The Italian countryside is punctuated by one of the densest networks of small Towns, Borghi and Villages in Europe: what Stefano Boeri referred to as an ‘Archipelago of Borghi’. These can be understood as the physical traces of the peninsula’s articulated political and cultural history. Often bonded, both economically and administratively, to the political center of larger urban nodes, the Italian Borgo negotiated its autonomy by managing, cultivating and monitoring these peripheral territories. What once were vibrant nodes of this cultural network, today most of these agglomerates are afflicted by a shrinking and aging __________

population, a decaying built-environment as well as an ________

ever-expanding lack of services and digital  infrastructure._____

This studio takes recent State led initiatives to reinvigorate ____

these territories as a starting point to imagine near-future _____

scenarios of Transformation. Engaging closely with the _______

existing built environment, and negotiating between historical___

identities and projective scenarios, we will implement contemporary food production strategies, autonomous systems and an ever-growing digital infrastructure to re-imagine these sites. What is at stake in these territories is the possibility to re-negotiate their historical identities between local and global values.

Borgo: n.  /bór·go/
1.    medium sized center (~10.000 inhabitants) with minor political relevance;
2.    extension of the city outside the ancient walls.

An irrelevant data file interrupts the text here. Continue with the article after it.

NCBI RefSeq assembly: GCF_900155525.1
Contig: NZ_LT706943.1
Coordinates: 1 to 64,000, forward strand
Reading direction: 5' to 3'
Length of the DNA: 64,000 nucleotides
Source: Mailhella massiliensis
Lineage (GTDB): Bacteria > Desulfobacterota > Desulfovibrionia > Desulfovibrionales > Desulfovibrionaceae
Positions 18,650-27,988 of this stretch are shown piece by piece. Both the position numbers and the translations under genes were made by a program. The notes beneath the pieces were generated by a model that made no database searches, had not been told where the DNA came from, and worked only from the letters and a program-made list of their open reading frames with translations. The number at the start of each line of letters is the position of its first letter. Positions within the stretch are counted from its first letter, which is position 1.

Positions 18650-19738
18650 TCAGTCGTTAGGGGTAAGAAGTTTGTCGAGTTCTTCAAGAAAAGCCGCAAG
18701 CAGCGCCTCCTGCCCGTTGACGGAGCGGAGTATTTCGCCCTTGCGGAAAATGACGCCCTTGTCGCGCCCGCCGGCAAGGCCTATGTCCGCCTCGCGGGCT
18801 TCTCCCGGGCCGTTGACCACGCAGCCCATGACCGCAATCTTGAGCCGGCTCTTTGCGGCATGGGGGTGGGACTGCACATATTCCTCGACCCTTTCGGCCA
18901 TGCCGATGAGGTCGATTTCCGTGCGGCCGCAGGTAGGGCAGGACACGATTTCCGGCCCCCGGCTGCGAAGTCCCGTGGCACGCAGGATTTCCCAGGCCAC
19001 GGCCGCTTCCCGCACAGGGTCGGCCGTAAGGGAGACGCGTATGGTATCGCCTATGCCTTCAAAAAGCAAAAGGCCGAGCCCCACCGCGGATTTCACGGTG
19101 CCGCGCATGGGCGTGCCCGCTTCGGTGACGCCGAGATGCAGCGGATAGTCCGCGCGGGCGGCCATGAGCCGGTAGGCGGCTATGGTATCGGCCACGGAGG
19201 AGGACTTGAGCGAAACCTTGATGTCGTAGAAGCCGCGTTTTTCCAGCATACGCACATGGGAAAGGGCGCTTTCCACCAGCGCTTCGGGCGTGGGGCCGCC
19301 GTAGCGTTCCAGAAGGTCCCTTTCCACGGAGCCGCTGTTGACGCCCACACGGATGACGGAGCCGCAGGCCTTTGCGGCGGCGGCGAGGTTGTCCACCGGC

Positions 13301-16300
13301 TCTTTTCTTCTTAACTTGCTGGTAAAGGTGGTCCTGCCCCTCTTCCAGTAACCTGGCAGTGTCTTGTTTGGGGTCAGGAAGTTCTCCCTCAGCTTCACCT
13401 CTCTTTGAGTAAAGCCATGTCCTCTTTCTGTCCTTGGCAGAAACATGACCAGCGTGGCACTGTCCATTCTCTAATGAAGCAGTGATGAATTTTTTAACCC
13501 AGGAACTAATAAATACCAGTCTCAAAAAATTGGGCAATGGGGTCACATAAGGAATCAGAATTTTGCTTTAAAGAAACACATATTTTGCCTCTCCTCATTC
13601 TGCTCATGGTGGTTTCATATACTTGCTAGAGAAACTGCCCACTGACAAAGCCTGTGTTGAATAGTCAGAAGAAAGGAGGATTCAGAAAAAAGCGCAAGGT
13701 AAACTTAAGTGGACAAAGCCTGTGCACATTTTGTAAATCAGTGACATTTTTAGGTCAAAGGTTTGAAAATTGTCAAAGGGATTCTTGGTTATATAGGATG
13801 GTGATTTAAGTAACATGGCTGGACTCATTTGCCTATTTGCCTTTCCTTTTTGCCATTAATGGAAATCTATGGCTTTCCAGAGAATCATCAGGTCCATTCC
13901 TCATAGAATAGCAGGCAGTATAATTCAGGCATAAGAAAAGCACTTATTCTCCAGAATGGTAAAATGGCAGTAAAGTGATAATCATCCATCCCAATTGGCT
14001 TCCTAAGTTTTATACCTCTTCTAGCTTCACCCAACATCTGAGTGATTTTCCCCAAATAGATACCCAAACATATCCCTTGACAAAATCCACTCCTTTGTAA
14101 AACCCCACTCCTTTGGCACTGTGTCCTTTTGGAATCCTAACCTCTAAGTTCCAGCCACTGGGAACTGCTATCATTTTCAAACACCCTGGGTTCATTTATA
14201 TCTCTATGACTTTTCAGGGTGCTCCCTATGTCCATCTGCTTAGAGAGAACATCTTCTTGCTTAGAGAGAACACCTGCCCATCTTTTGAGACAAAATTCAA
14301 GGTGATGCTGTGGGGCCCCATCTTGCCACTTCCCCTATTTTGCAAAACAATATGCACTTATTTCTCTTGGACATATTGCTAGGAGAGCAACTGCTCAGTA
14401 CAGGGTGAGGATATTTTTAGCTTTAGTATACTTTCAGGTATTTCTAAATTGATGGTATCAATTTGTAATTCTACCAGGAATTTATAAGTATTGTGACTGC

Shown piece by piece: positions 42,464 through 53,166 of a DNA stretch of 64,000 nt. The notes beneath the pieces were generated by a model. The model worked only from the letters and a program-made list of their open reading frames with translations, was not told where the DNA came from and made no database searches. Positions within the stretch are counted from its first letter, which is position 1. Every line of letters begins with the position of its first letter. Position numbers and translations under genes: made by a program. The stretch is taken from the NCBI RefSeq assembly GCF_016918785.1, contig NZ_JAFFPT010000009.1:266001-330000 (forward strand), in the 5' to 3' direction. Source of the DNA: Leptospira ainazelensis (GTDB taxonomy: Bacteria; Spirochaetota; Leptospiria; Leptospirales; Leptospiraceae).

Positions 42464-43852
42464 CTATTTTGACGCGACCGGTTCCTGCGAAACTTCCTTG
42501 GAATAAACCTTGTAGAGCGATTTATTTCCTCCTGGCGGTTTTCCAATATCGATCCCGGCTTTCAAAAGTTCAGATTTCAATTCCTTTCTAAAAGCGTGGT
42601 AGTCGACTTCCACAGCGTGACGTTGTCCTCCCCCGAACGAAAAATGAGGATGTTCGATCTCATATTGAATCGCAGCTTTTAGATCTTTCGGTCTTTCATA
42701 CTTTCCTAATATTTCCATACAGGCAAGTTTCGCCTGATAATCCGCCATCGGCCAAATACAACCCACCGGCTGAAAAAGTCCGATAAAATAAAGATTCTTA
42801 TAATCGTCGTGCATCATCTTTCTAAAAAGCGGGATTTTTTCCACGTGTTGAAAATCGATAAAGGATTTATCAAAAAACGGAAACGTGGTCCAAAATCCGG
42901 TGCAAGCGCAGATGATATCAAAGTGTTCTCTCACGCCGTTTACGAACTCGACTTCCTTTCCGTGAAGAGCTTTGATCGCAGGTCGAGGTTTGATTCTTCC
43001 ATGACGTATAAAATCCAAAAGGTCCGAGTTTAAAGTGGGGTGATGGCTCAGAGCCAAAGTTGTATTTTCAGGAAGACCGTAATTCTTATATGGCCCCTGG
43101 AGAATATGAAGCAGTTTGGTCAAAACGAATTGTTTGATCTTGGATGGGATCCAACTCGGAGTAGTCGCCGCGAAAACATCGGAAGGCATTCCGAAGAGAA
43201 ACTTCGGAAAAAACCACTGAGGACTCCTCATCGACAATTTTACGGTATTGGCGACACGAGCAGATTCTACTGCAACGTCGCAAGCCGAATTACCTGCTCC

PROMPT

PROMPT

STUDIO

STUDIO

Sharing a common brief, the studio will offer two sections working closely with each other to critically understand the social and cultural contexts of these small towns while articulating specific design interests and areas of research. If questions revolving around the design of domestic rituals extend from the individual to the collective, from territorial configurations to local conditions, the two sections will approach the design proposition along two opposing scalar vectors to finally converge at the same scale of investigation: zooming-in and zooming-out each group will support the research of the other. Ultimately the aim is to conceptually problematize a clear separation of foreground and background when thinking about building in existing contexts. Below you will find more information on each of these sections.

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ZOOMING IN

ZOOMING IN

with Luca Ponsi